WHEN the distance of the frogs migration is calculated as a function of weight, as Dr. Baldwin has done. It is comparable to the trek undertaken by caribou between Arctic tundra and boreal forest.

The frogs make wildebeest migrations look like weekend hikes. 

SALAMANDERS and frogs find fewer hazards during their astounding migration.

Out they come on warm, wet spring nights, from beneath leaves and under legs and inside burrows where they have hibernated since fall: an army of amphibians embarking on one of nature's great migrations, albeit largely hidden human sight and all too-often ending beneath automobile tires.

It is an ignominious fate for creatures with life histories that read like fairy tales. And although nobody knows exactly how many frogs and salamanders are killed while crossing roads, scientists say that even moderate traffic at wrong time can wipe out entire populations in a few years.

This year, however, amphibian migrations in the northeastern United States coincides with the  Covid-19 pandemic.

Social distancing and shelter-in-place orders have caused vehicular traffic to decline, turning this spring into an unintended, large-scale experiment.

''It's really exciting to see what might come of this year,'' said Greg LeClair, a graduate herpetology student at the University of Maine.

He is the founder of Big Night Maine, a statewide network of citizen scientists who help amphibians cross roads and count them in the process.

''It's not too often that we get this opportunity to explore the true impacts that human activity can have on road-crossing amphibians,'' he said.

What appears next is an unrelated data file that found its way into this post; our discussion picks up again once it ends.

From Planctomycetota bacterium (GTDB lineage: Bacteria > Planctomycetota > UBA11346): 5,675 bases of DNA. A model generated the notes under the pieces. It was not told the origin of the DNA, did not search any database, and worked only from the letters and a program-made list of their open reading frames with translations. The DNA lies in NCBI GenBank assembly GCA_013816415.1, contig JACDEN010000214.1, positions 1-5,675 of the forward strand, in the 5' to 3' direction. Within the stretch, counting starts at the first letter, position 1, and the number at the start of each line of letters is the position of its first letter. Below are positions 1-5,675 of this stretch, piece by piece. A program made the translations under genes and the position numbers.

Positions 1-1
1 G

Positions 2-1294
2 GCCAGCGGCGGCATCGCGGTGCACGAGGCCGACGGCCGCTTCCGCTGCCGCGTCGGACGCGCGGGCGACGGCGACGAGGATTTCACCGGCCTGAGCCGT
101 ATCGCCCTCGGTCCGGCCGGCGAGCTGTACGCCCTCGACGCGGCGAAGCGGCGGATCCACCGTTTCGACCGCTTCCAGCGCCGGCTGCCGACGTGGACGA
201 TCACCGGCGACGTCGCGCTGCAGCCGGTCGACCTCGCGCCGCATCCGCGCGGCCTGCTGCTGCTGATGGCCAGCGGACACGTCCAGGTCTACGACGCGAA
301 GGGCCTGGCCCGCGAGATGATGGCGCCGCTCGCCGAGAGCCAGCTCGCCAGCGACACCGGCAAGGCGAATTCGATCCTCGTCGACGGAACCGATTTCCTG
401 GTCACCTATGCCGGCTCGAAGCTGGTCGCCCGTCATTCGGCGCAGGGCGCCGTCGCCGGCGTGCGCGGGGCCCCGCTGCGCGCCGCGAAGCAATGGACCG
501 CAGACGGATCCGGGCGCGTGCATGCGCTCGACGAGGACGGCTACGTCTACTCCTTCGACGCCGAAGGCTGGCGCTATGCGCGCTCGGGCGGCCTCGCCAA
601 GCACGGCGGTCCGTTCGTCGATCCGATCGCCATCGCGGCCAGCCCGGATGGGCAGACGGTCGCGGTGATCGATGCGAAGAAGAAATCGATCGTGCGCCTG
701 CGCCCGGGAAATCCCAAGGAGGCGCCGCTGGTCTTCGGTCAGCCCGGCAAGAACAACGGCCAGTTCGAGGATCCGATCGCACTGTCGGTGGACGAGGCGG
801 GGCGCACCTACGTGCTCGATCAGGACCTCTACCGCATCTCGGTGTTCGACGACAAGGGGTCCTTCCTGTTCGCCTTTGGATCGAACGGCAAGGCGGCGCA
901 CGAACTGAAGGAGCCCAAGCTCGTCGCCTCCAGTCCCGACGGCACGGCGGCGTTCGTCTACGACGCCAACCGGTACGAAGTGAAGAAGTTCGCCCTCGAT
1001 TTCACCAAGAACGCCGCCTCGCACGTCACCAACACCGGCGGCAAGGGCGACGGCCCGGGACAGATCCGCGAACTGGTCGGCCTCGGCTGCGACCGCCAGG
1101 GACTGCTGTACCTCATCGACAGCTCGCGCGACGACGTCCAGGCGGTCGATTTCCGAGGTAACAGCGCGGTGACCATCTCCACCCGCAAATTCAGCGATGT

On a night in early May, Mr. LeClair and Samantha Grimaldi, patrolled a stretch of wooded road in the central Maine town of Unity. {They took turns carrying their 10-month-old daughter, Audrey, who was clad in a dinosaur-print face mask and a ''Future Herpetologist'' onesie.]

On each side of the road was a vernal pool. Unknowing eyes might dismiss these ephemeral springtime ponds as large puddles, but they are fonts of woodland life.

The air resonated with the trilling of spring peepers seeking mates :

A pool may contain thousands. Two of these finger-tip size frogs were the first amphibians spotted on the road. Frozen solid on a forest floor just months earlier, they were now headed to a bacchanal. Mr. LeClair and Ms. Grimaldi set them by the pool.

Farther along on his journey was a wood frog, evidently returning home after mating. His mottled brown skin helped him hide on the forest floor but offered little camouflage on the tarmac.

The round trip could easily span a quarter-mile - not much to a human pedestrian, but an epic journey for a ground-level, three-inch-long frog.

''Large animals who migrate a lot and are highly visible doing so tend to get some attention,'' Robert Baldwin, a conservation biologist at Clemson University, said in an email.

''But when you consider what a wood frog has to negotiate, it's kind of mind-boggling. Nighttime and rain, giant legs to get around, sticks and leaves, snakes.         

The honor and serving of the latest operational research on Salamanders and Frogs, continues. The World Students Society thanks authors, Brandon Keim and Greta Rybus.


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